Sometimes, it seems like Ed Soares is nothing more than the voice of fighters embroiled in controversy.
He faced an angry press at the side of Ultimate Fighting Championship middleweight king Anderson Silva in April, defending Silva's performance at UFC 97 in a victory over Thales Leites.
He delivered light heavyweight champion Lyoto Machida's version of events on Saturday at UFC 104 to media that largely believed Machida was given a victory at UFC 104 that belonged to Mauricio "Shogun" Rua.
Soares, though, is not only the interpreter for mixed martial arts superstars like Silva, Machida and Antonio Rodrigo Nogueira. He's also one of the industry's most influential managers with a deep and talent-laden roster and an uncanny ability to make deals.
Whenever you have a portfolio that includes two of the four best fighters in the world, as Soares and partner Jorge Guimaraes do, you instantly command respect.
It's been a long road for the 37-year-old native of Redondo Beach, Calif., who got his start in business as a ski instructor, nightclub promoter, hip-hop band manager and apparel salesman.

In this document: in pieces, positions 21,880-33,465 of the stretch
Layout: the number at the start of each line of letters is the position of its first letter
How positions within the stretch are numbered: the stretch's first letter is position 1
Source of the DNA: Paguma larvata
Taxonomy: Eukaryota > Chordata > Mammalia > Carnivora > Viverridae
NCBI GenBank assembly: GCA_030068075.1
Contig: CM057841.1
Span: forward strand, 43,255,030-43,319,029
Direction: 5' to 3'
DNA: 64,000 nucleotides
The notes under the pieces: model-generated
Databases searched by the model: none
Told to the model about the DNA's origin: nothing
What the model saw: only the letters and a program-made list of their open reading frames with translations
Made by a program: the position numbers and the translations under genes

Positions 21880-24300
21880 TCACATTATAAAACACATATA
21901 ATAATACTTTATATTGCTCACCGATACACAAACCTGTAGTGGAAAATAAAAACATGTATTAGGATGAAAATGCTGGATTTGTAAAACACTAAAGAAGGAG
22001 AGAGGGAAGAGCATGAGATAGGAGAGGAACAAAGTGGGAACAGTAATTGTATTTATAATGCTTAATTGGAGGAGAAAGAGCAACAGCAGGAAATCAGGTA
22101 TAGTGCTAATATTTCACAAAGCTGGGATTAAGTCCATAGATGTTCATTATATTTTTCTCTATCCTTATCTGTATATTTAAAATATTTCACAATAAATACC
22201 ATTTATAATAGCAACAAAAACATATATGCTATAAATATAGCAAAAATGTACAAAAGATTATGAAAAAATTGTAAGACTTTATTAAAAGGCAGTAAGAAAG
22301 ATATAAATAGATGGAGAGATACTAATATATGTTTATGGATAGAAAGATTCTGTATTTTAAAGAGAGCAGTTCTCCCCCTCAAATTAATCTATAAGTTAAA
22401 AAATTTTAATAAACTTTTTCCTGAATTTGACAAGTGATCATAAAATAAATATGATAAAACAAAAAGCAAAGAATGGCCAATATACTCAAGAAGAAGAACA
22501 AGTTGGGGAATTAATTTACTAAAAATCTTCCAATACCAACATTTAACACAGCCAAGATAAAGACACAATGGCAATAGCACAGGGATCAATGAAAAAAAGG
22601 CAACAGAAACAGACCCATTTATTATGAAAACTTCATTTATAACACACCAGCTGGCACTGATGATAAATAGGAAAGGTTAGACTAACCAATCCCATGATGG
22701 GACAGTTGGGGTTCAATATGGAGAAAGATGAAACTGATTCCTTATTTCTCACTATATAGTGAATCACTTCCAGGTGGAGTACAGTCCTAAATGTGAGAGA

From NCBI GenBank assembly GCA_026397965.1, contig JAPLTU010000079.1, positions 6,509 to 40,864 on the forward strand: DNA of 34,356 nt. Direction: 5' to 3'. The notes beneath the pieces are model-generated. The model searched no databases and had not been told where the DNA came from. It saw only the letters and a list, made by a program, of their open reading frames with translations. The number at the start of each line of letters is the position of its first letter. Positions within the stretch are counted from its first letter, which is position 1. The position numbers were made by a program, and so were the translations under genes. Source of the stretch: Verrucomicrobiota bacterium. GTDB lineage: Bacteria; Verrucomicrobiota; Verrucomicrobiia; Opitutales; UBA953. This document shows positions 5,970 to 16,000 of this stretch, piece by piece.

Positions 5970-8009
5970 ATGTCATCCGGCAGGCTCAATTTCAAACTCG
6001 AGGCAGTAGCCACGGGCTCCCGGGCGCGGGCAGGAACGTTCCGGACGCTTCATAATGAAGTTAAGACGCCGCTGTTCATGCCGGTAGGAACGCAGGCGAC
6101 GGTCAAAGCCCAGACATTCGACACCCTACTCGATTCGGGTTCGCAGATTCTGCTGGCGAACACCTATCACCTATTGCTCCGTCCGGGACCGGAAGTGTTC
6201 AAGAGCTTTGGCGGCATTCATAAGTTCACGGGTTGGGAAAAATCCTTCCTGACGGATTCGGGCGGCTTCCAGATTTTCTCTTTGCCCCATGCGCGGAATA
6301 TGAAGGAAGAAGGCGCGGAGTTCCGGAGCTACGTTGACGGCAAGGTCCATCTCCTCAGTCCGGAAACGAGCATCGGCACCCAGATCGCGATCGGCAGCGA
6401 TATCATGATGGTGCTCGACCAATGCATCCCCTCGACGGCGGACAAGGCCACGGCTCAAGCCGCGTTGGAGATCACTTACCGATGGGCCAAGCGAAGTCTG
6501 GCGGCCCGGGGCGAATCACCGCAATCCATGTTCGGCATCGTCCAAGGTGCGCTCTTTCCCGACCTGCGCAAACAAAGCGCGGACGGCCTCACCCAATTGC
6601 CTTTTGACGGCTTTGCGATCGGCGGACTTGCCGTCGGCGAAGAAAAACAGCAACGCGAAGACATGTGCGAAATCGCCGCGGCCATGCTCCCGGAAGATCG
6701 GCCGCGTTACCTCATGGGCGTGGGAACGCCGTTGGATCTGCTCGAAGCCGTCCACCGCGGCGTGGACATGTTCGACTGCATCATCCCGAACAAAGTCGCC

His parents are native Brazilians and, though he was born in Southern California, Soares spoke only Portuguese until he entered kindergarten. Fate, though, might have brought him into mixed martial arts long before he even realized it.
Soares' mother, Sonia, babysat for Guimaraes' daughter, Gabrielle, in Redondo Beach, so the two got to know each other and become friends. Soares said Guimaraes has "always been like a big brother to me."
Guimaraes, a Brazil native, was a close friend of Rorion Gracie, who initially conceived the idea of the UFC as a way of proving the superiority of Gracie Jiu-Jitsu over other fighting forms.
Soares and Guimaraes drifted apart but reconnected in 2003, when they met in Japan at a PRIDE Fighting Championship event. Soares owned Sinister Clothing by then and attended the event with UFC star Chuck Liddell, for whom he designed his now-familiar fight shorts. Guimaraes was producing an MMA television show at the time, and Soares offered to help. He began frequently interviewing fighters for the show and helped Guimaraes find an affiliate in Los Angeles.
But Soares had been on the fringes of the MMA industry for years prior to reconnecting with Guimaraes. When his soon-to-be wife became pregnant with his first child, Soares decided that being a nightclub promoter didn't jive with his idea of what a family man should be. So he made the move to the apparel industry.
Guimaraes brought him fully into the business after their 2003 meeting in Japan. Guimaraes had so many connections with MMA fighters in Brazil that they began thinking about changing businesses.
They both believed the sport was going to erupt and felt they could impact the industry as managers. They'd developed relationships with fighters and promoters while doing their television show, which at the time was one of the few – if not only – MMA show on U.S. television.
Their production company, Tough Media, eventually became the name of their managerial firm.